“In the beginning, the focus was on performance. Companies held patents on innovations that pro­vided a unique performance benefit that was not available elsewhere. These innovations made the finished products better. In the outdoor industry, it might be making products waterproof, windproof, more durable or better insulated.”

The next phase began around 2011 with a focus on sustainability, says Tomas Vucurevic.

“That’s when, for example, Aquafil developed Econyl, which is made from recycled nylon. In the last ten years, many ingredient brands have broad­ened their focus from performance to purpose.”

The third and newest phase is about eco-de­signed and bio-based ingredients.

“At the beginning of this movement, the perfor­mance aspect was secondary and some very eco-minded host brands settled for lower quality, as the materials were bio-based and more sustain­able,” says Tomas Vucurevic.

But there is a risk in leaving out what has been the core of ingredient brands: Performance. How does an ordinary customer of an outdoor brand react if a shell jacket is not resistant to water and wind? Performance might move from a point of differentiation to a point of parity, but bio-based materials still need to meet the performance ex­pectations of the end user. It’s really about what you promise to the customer and how you are able to deliver on that.”

Outsourcing to specialists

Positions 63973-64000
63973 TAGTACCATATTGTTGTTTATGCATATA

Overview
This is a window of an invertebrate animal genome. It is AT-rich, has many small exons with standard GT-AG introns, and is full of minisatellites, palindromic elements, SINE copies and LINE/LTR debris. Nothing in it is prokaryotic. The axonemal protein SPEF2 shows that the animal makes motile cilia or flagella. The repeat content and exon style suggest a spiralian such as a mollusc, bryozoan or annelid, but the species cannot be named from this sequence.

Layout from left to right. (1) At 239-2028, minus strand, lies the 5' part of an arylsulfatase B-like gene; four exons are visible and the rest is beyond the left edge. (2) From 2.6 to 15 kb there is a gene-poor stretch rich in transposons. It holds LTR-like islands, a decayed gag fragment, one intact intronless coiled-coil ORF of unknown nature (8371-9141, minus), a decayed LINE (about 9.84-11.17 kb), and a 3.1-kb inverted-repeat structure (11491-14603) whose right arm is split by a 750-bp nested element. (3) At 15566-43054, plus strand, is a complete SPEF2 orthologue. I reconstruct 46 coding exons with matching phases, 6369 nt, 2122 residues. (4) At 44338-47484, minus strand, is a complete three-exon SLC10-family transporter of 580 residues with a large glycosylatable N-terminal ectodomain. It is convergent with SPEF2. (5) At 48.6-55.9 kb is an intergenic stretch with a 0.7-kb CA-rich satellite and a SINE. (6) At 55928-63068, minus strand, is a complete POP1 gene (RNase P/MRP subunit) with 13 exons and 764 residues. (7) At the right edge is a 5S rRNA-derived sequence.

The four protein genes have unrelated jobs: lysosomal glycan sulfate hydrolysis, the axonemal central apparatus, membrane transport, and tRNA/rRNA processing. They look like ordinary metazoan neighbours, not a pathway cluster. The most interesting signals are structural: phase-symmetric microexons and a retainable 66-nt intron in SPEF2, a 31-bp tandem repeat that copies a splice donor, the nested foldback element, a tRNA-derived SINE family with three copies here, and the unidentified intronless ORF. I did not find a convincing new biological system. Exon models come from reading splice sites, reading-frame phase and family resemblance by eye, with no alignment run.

When it comes to sustainability, the focus has increasingly shifted to “scope 3” – or over to the textile industry’s suppliers, in layman’s terms. Whether you’re talking about the need for more transparency or reducing CO2 emissions, it’s in the supply chain that the big potential – and the big risks – lie. As ingredient brands shift their focus towards sustainability, they can become a central part of an outdoor brand’s path to achieving its goals. Sympatex is one of the earliest such compa­nies to profile itself in sustainability.

“Around 80% of a garment’s environmental impact is decided in the design phase, so what materials that are selected can make a very big difference,” says Kim Scholze, Chief Sales & Mar­keting Officer at Sympatex, adding that the compa­ny not only contributes to traceability and more sustainable materials.

“With the knowledge that we have acquired over the last 30 years, we can support our partners with eco-design guidelines, share our knowledge and connect to the right people within the industry.”

The focus on sustainability means that brands like Sympatex can have different communication goals, compared to a fixation on performance. Raising important industry issues and reaching out to consumers can create a new “pull effect.”

“Education is one important part of our commu­nication. We don’t want anyone to ask explicitly for a Sympatex jacket, but for the most forward thinking and sustainable products.”

Traceable, transparent, risk management

Today, outdoor brands are under pressure to im­prove traceability and transparency in their supply chains. After major retailers like REI in the US and Globetrotter in Germany started asking questions, more and more outdoor retailers have followed suit. At the same time, policymakers are demand­ing more substantiated green claims. This can benefit ingredient brands that already have full control of their own supply chain and production.